“I feel there’s a part of me that, deep down, is a annoyed composer. My past love was music, and I at all times needed to compose music, so numerous how I strategy playwriting could be very compositional,” Hnath mentioned. He enjoys “the extent of management I may have over the sonic qualities and the rhythm,” he added. “I can construct it so it doesn’t change and it’s precisely what I imply.”
Hnath’s performs have typically concerned what he unapologetically calls “a gimmick” — a job for a performer that leaves little room for error, like an actress completely imitating the phrases, breaths and pacing of one other lady. His subsequent play is about line memorization, and dramatizes an older performer working traces with a youthful performer; Hnath describes it as “a nightmare to study — someone getting a line incorrect 5 other ways — I don’t know the way you study that.”
For “I Love You So Much I Could Die,” Pirnot and Hnath settled on the text-to-speech resolution steadily. At first, in 2020 and 2021, Pirnot was writing about her unhappiness simply as a technique to course of her emotions. Some of it was akin to journal entries; some was virtually a transcription of conversations with relations. At one level, Hnath thought Pirnot ought to flip the fabric right into a memoir.
When they started speaking about staging the work, it was nonetheless peak pandemic, when in-person gatherings have been sophisticated. So they held an early studying, with actors, by way of video assembly; Pirnot and Hnath briefly mentioned having her script carried out every time by a unique actor studying the phrases chilly.
Pirnot test-drove the text-to-speech thought with a brief podcast monologue. And at dwelling, she would work at a desk by the foot of their mattress, which means that typically, when he was seated on the mattress, she would play the fabric together with her again to him, and that setup knowledgeable the play because it moved to their lounge, Ensemble Studio Theater, Dartmouth (for a residency), and now New York Theater Workshop, the place it opens on Wednesday.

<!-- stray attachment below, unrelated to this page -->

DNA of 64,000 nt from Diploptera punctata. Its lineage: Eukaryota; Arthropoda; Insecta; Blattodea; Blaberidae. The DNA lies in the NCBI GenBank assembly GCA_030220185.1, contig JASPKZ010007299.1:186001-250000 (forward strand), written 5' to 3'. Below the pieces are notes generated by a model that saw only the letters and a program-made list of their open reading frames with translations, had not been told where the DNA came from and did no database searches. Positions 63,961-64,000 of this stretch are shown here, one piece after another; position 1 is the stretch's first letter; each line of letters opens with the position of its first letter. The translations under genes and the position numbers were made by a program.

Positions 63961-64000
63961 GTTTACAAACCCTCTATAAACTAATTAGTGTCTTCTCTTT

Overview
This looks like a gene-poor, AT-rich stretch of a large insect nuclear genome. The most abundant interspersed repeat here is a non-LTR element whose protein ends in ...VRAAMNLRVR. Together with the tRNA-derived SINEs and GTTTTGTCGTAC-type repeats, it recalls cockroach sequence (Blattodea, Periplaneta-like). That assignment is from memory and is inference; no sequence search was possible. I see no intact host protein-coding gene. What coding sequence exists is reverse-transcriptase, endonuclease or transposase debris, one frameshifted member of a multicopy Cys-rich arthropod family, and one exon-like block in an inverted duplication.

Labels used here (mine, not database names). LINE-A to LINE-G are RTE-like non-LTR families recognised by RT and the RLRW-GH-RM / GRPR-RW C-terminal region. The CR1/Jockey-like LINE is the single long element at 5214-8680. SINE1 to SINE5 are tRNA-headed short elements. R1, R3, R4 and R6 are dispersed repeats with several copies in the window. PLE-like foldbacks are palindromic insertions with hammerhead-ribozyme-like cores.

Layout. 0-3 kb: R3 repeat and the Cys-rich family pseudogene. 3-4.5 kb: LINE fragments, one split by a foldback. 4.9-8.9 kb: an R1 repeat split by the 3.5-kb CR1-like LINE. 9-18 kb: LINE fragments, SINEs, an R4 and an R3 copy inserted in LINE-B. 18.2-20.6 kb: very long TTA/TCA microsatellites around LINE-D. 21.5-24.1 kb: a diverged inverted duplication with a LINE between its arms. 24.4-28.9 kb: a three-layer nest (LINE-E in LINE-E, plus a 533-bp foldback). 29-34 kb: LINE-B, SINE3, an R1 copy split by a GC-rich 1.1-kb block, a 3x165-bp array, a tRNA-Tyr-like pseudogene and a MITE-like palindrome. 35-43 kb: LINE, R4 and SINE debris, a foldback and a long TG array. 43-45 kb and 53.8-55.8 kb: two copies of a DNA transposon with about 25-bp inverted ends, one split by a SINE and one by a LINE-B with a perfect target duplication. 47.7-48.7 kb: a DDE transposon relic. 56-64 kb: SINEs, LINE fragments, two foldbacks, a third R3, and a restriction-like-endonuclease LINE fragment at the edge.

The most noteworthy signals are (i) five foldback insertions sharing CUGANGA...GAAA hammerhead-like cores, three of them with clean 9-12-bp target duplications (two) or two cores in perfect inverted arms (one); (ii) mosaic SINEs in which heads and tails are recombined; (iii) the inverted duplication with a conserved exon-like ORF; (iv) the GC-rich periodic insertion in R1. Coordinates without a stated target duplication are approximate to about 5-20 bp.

Over time, the story grew to become extra about Pirnot’s emotions, and fewer about her sister’s medical scenario, which she doesn’t element within the play.
“Everything that’s included within the present could be very deliberately to report on the expertise of when life breaks open and utterly falls aside, and what you do with all these items and the way it makes you are feeling and the way you proceed to maneuver ahead,” she mentioned. “I felt like I may present that have with out saying, ‘And by the way in which, right here’s the precise order of extraordinarily excruciating, relentless sequence of occasions that made for my new understanding.’”
Why write about one thing so painful for those who don’t need to share the specifics?
“After combating so laborious to maintain a liked one alive, the query turns into for what and why?,” she mentioned. “This is what I’ve to share. This is basically what I need to categorical. Even although I query each evening, ‘How may I be doing this? How may I be sharing this a lot?,’ it feels much less unhappy to me than doing one thing that I’ve solely put half of myself into.”
For Hnath, the collaboration matches into his personal longstanding storytelling pursuits.
“One of the earliest initiatives I did in grad faculty was an adaptation of the Zen koan about Sen-jo. Sen-jo separates from her soul — there’s the soul after which there’s the physique. And which one is the actual Sen-jo? I feel I’ve been form of fixated on the stress between bodily and psychological or mental. So that’s at all times been within the background.”